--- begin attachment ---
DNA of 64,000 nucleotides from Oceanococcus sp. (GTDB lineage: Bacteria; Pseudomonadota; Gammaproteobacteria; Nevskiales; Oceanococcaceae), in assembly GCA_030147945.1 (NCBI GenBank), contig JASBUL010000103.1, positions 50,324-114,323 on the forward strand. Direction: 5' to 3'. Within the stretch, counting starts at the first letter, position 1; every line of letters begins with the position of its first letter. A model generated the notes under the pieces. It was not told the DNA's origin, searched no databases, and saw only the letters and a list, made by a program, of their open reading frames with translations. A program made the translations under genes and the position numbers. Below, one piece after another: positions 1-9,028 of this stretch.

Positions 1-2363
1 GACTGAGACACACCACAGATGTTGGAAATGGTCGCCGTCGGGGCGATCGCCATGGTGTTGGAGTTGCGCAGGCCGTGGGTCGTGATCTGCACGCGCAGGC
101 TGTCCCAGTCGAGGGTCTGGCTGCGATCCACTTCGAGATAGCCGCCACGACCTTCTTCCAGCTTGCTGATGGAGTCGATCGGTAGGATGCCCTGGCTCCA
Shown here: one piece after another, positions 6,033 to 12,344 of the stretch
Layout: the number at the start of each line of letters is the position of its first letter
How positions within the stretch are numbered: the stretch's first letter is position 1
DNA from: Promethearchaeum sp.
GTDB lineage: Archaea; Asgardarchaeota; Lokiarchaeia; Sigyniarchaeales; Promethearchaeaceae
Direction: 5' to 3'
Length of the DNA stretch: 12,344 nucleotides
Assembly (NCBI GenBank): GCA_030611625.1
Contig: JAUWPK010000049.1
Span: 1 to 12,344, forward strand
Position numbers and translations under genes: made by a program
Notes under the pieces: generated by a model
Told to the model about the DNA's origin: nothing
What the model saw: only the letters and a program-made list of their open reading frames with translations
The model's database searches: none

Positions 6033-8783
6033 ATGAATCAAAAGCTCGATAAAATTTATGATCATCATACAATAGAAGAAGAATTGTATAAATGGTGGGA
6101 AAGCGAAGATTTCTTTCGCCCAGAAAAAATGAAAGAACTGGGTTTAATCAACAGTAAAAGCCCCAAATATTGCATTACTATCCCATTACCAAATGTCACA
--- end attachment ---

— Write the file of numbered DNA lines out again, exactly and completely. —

DNA of 64,000 nucleotides from Oceanococcus sp. (GTDB lineage: Bacteria; Pseudomonadota; Gammaproteobacteria; Nevskiales; Oceanococcaceae), in assembly GCA_030147945.1 (NCBI GenBank), contig JASBUL010000103.1, positions 50,324-114,323 on the forward strand. Direction: 5' to 3'. Within the stretch, counting starts at the first letter, position 1; every line of letters begins with the position of its first letter. A model generated the notes under the pieces. It was not told the DNA's origin, searched no databases, and saw only the letters and a list, made by a program, of their open reading frames with translations. A program made the translations under genes and the position numbers. Below, one piece after another: positions 1-9,028 of this stretch.

Positions 1-2363
1 GACTGAGACACACCACAGATGTTGGAAATGGTCGCCGTCGGGGCGATCGCCATGGTGTTGGAGTTGCGCAGGCCGTGGGTCGTGATCTGCACGCGCAGGC
101 TGTCCCAGTCGAGGGTCTGGCTGCGATCCACTTCGAGATAGCCGCCACGACCTTCTTCCAGCTTGCTGATGGAGTCGATCGGTAGGATGCCCTGGCTCCA
Shown here: one piece after another, positions 6,033 to 12,344 of the stretch
Layout: the number at the start of each line of letters is the position of its first letter
How positions within the stretch are numbered: the stretch's first letter is position 1
DNA from: Promethearchaeum sp.
GTDB lineage: Archaea; Asgardarchaeota; Lokiarchaeia; Sigyniarchaeales; Promethearchaeaceae
Direction: 5' to 3'
Length of the DNA stretch: 12,344 nucleotides
Assembly (NCBI GenBank): GCA_030611625.1
Contig: JAUWPK010000049.1
Span: 1 to 12,344, forward strand
Position numbers and translations under genes: made by a program
Notes under the pieces: generated by a model
Told to the model about the DNA's origin: nothing
What the model saw: only the letters and a program-made list of their open reading frames with translations
The model's database searches: none

Positions 6033-8783
6033 ATGAATCAAAAGCTCGATAAAATTTATGATCATCATACAATAGAAGAAGAATTGTATAAATGGTGGGA
6101 AAGCGAAGATTTCTTTCGCCCAGAAAAAATGAAAGAACTGGGTTTAATCAACAGTAAAAGCCCCAAATATTGCATTACTATCCCATTACCAAATGTCACA